Although they’ve been around for much longer, esports have become incredibly popular in the last decade or so. Depending on which study you look at, there are between 500 million and 1 billion people who watch these video game competitions at least occasionally, with about 50% accounting for “enthusiasts” who are passionate about the format.

But despite this popularity, many critics of esports lament the fact that they are often referred to as “sports”. Are these people being unfair or do they have a point?

What Counts as a Sport?


The dictionary definition of “sport” is an activity where a team or individual will use “physical exertion and skill” to compete against others.

At a cursory glance, it would seem that esports tick most of these boxes. They are competitions that pit individual players or teams against each other, requiring them to use skill to gain an advantage over their rivals.

Some people would argue that esports don’t require physical exertion, therefore, they don’t meet this definition. However, esports athletes do spend a lot of time training physically to build up their core muscles and reaction times to ensure they’re in peak physical condition to take the strains of sitting for long periods of time and repeatedly making small movements.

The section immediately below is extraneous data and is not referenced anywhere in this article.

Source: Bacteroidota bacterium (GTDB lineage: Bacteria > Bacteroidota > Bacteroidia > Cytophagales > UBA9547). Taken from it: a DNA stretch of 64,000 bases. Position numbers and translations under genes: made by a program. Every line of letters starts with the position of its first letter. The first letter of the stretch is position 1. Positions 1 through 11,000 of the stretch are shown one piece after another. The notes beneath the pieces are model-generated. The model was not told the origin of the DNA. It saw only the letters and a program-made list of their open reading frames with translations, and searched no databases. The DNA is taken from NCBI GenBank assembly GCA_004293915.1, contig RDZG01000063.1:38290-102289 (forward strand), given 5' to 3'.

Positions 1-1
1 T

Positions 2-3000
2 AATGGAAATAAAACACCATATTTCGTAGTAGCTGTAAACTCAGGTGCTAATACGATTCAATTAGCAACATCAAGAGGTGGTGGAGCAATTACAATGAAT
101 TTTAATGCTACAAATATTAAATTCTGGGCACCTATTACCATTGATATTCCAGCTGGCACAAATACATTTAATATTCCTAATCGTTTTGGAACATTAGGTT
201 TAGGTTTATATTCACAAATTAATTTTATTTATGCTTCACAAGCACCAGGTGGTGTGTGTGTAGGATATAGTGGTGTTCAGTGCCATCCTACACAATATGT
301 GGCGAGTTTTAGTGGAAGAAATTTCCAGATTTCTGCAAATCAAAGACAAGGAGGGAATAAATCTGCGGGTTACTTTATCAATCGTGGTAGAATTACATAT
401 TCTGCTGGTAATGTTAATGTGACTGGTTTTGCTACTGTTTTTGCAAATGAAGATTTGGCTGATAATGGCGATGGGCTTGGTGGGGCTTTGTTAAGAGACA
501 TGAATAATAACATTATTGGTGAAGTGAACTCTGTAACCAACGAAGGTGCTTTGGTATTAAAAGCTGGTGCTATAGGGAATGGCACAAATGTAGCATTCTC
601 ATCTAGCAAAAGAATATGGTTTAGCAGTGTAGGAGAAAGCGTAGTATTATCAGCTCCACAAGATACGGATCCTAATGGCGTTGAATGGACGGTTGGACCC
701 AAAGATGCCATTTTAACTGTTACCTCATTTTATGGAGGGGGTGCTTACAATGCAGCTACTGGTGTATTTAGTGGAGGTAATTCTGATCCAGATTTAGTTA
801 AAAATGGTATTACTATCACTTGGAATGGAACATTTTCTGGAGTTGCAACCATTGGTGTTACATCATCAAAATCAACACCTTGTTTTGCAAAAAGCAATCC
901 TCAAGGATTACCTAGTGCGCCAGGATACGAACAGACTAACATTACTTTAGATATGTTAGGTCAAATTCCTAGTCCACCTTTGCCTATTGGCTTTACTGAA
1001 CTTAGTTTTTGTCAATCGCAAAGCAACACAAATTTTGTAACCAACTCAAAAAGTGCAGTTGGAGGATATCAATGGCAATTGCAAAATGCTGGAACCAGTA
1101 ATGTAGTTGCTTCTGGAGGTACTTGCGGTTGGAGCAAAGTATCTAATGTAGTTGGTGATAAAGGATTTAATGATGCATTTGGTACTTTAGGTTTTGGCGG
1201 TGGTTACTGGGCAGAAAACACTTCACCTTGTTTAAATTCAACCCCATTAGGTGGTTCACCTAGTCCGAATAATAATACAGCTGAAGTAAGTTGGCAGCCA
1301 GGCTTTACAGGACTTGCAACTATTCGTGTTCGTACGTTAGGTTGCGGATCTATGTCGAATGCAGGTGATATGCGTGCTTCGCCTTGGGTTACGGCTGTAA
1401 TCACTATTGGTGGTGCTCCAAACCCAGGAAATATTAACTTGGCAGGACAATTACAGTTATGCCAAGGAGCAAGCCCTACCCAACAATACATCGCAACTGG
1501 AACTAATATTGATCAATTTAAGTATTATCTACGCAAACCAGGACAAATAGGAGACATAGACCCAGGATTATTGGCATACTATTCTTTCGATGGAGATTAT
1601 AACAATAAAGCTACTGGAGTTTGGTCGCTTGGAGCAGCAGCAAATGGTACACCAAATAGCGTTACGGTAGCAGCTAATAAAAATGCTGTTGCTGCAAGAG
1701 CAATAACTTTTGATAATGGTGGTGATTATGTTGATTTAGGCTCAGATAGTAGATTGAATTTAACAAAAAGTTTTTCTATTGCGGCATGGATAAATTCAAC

We can look beyond this simple dictionary definition, though. One key area to consider is sports betting. There are many similarities between the way sportsbooks offer odds on both physical and esports.

Fans who want to bet on games like League of Legends and Dota 2 can use comparison sites like OddsChecker to find free bet offers to use on these esports, just like fans of football or basketball can.

The types of wager available for esports are often the same as in physical sports, with mixes of moneylines and prop bets on individual games as well as futures on overall tournaments and leagues.


Spectators are another important part of sport, and the models used by esports tournaments and physical sports leagues are very similar.

Both sell broadcast rights for their events to television companies so that they can air games live. Both also allow spectators to watch games live in person at stadiums and arenas.

While the broadcasting of esports events originally began online, you can now find games on television channels like the UK’s BBC and on several dedicated sports broadcasters in both the US and Europe.

So, yes, esports are definitely sports. While they may not be the most physically demanding of competitions, they do still pose a physical challenge to players, while paralleling traditional sports in almost every other way.